John J.H. Connors

John J.H. Connors – “The Major” – who died on May 6 answered the prayers of a group of Ottawa pro-lifers when he came into their offices in the 1980s asking how he could help.

Karen Murawsky, a long-time Ottawa pro-life activist and former head of Campaign Life Coalition’s public affairs office in the nation’s capital, told The Interim, that the Western Conference of the Grey Nuns wanted to help Alliance for Life by funding provincial educational officers, who would mostly go to schools to talk to students about abortion. Connors called her “out of the blue” saying he was returning to Ottawa after retiring and asked how he could assist the pro-life cause. “The timing was perfect,” said Murawsky. He became Action Life’s educational liaison officer.

Connors was raised in eastern Ontario and served in the army for 32 years, beginning in 1934 with the militia in Ottawa before eventually transferring to the Medical Corps and becoming a field ambulance officer in Europe in World War II, including the Normandy landings. On one occasion, in violation of the Geneva Convention, German troops riddled his clearly marked ambulance with bullets; on March 31, 1945, the Canada Gazette noted that King George VI recognized Connors’ “gallant and distinguished services.”

He would go on to serve in various assignments in Belgium, England, the United States, and Canada before settling at the army’s surgeon general’s offices in Ottawa. When he retired from the military, he became a health care educator and consultant in Manitoba and nationally, serving as in such posts as assistant director of hospital services for the Manitoba Hospital Commission, president and CEO of Misericordia General Hospital, and chairman of the board of the Catholic Hospital Association of Canada.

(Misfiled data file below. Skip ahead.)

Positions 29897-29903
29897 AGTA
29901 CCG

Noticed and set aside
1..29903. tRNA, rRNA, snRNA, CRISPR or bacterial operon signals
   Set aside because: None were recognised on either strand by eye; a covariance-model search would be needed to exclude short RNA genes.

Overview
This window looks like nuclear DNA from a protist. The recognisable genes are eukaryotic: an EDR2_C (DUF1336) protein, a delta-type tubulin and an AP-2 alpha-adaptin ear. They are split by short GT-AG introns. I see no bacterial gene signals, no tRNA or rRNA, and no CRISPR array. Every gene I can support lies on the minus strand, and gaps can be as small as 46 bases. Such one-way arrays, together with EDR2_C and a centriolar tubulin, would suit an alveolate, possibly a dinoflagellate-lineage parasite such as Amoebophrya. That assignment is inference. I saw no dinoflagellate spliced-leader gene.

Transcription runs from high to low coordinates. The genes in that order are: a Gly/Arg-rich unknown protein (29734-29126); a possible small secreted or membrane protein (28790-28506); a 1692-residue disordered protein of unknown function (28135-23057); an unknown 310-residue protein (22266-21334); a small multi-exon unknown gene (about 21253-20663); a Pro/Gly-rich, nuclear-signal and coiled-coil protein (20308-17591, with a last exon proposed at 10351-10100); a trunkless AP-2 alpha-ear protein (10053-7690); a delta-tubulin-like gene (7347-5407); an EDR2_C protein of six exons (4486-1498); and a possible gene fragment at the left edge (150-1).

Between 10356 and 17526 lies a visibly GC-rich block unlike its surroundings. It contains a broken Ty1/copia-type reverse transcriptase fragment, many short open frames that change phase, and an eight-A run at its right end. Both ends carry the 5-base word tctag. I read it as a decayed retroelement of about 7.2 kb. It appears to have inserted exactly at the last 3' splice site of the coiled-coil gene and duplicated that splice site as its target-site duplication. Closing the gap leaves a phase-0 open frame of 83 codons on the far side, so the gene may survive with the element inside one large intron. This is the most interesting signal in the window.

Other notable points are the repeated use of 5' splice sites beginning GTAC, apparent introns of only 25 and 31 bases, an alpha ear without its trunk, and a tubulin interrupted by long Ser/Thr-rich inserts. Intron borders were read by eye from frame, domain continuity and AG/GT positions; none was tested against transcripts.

His background in the health care system and the authority that wearing a uniform gave him made Connors a perfect fit to educate students about pro-life. Murawsky said, “he appeared haughty, but was very humble.” She recalls a time when students were sitting jumbled on the floor in the gym; the disorder bothered The Major, but he carried on because the important thing was getting out the pro-life message.

Murawsky said Connors was a committed Catholic, whose faith and personality led him to “never stop” doing all he could for the pro-life cause. He worked with various pro-life groups including Action Life, Alliance for Life, the Coalition for the Protection of Human Life, and Campaign Life Coalition. He sought out ways to help and “did anything we asked him to do.” He would recruited others to help, met MPs, ran pro-life workshops, and educated students. “He was a gem,” said Murawsky.

Connors was predeceased by his wife of 50 years, Doreen, and two daughters, Maureen and Dorothy. He is survived by sons John and Michael, and six grandchildren and two great-grandchildren. He completed but did not publish his memoirs, The Story of an Unremarkable Canadian, which concludes, “I will be content if those who knew me can but say: He served his God not always well, but always with love.”